This year, Davenport University volunteers — including students, staff, faculty and alumni — will provide more than 10,000 hours of service through the Volunteer Income Tax Assistance Program, an IRS initiative that offers free income tax preparation for low income families.
More than 40 of the volunteers hail from DU’s accounting program. Some utilize VITA as an internship experience while others have found jobs within accounting after volunteering, according to Gregory Scholten, VITA Assistant Program Director and accounting adjunct instructor.
DU student Jacob Jaudes-Jablonicky believes VITA is an experience that every accounting major should have.
“VITA helped me land an internship at a reputable accounting firm,” Jaudes-Jablonicky said. “Without VITA, I don’t think I would have received that offer.”
The hands-on learning offered by VITA is key to the success of student volunteers, Scholten said. The experience builds transferable skills — such as time management, problem solving, organization, interviewing and communication.
“Students have one hour with clients, so they need to learn how to interview and quickly discern what information is important and what isn’t. They organize client documents, prepare the tax return and then must be able to communicate the financial results in terms our clients can understand,” said Judy Knapp, VITA Program Director.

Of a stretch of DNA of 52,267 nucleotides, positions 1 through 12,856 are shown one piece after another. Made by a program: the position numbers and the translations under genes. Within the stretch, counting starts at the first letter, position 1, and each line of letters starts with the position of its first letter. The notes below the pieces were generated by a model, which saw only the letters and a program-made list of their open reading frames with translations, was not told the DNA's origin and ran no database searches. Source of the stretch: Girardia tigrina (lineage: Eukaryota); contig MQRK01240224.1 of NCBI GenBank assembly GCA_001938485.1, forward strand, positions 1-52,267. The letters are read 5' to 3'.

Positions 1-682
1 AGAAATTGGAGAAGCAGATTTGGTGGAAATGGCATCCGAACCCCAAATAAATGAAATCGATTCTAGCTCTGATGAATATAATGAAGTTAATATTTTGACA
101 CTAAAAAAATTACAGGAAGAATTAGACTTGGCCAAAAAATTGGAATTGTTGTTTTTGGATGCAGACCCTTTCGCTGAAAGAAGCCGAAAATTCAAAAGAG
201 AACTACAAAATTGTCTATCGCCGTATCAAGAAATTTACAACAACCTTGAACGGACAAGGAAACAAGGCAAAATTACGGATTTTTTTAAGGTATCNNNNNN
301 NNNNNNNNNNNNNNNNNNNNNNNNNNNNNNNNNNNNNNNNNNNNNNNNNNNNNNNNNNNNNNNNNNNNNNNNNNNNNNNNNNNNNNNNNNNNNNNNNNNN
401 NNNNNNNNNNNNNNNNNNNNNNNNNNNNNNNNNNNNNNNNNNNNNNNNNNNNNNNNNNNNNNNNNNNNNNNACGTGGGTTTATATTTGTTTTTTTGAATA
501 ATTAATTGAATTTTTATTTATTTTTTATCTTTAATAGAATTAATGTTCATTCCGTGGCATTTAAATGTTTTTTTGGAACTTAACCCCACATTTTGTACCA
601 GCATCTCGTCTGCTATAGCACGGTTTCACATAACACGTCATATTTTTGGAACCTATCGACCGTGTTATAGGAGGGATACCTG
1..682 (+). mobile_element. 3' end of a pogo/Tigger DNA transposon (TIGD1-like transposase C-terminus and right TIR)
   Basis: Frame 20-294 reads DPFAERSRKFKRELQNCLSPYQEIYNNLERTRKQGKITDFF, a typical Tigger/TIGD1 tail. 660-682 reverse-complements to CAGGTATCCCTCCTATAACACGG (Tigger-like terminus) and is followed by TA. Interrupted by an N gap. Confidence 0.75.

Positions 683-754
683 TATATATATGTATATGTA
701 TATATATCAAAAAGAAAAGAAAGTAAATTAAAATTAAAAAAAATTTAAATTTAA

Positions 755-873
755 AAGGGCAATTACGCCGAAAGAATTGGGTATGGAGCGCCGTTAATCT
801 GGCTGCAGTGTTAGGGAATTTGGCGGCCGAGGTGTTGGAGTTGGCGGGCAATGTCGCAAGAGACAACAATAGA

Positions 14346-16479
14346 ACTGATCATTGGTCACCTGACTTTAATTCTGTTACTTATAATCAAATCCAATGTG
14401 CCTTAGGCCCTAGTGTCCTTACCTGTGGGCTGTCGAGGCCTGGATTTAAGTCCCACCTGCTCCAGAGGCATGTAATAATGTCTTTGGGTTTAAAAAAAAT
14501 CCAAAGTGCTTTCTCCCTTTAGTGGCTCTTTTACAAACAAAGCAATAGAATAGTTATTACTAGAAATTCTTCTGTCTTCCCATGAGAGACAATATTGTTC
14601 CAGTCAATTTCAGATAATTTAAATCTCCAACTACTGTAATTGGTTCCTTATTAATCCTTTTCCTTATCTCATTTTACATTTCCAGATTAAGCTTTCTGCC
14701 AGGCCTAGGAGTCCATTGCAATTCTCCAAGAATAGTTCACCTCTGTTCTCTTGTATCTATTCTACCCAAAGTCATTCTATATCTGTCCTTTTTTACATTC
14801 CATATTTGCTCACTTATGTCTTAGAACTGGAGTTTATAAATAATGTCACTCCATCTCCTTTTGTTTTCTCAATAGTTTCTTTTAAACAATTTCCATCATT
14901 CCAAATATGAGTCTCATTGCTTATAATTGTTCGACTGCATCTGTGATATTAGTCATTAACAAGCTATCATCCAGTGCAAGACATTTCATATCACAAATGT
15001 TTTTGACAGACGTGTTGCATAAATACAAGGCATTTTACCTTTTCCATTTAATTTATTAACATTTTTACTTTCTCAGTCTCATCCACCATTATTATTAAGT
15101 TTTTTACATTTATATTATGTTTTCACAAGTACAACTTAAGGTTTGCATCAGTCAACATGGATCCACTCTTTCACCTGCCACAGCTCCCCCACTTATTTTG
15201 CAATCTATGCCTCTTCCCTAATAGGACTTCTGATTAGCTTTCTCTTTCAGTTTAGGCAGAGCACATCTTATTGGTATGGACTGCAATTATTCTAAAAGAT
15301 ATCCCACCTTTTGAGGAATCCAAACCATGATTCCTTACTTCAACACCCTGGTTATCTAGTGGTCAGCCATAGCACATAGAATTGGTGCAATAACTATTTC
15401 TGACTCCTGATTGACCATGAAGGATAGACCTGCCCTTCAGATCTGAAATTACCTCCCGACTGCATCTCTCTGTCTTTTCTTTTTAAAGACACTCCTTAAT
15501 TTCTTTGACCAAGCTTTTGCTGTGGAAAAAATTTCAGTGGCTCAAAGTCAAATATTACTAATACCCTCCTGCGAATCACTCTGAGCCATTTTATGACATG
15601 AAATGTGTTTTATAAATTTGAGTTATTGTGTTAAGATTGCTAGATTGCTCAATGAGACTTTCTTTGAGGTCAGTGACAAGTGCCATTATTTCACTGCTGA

There also are ethical situations DU students face, making VITA an invaluable professional experience.
“It’s so important for our accounting students to gain experience adhering to accounting standards and ethical principles,” Knapp said. “For example, if a client does not wish to report some income, the student volunteer learns how to uphold the tax law while tactfully approaching the situation.”
Impacting West Michigan communities
VITA is expected to serve 6,500 people throughout West Michigan this year and Scholten expects about $8 million to be refunded to clients.
“In the beginning, low income individuals did not know about VITA program and were therefore foregoing refund and credits,” Knapp said. “Over the years we have seen many tears of happiness because the taxpayers can now pay overdue bills, catch up on their property taxes or can undertake car repairs they couldn’t otherwise afford.”
The tax refunds also benefits West Michigan as a whole.
“Our taxpayers have low to moderate incomes and when they receive their refunds or credits, they will spend them locally reinvigorating our West Michigan economy,” Knapp said.
Eligibility and locations
For locations and hours, visit taxhelp.davenport.edu. The income limits for eligibility are $27,000 for individuals and $57,000 for families.
Households earning less than $66,000 can file on their own online at myfreetaxes.com.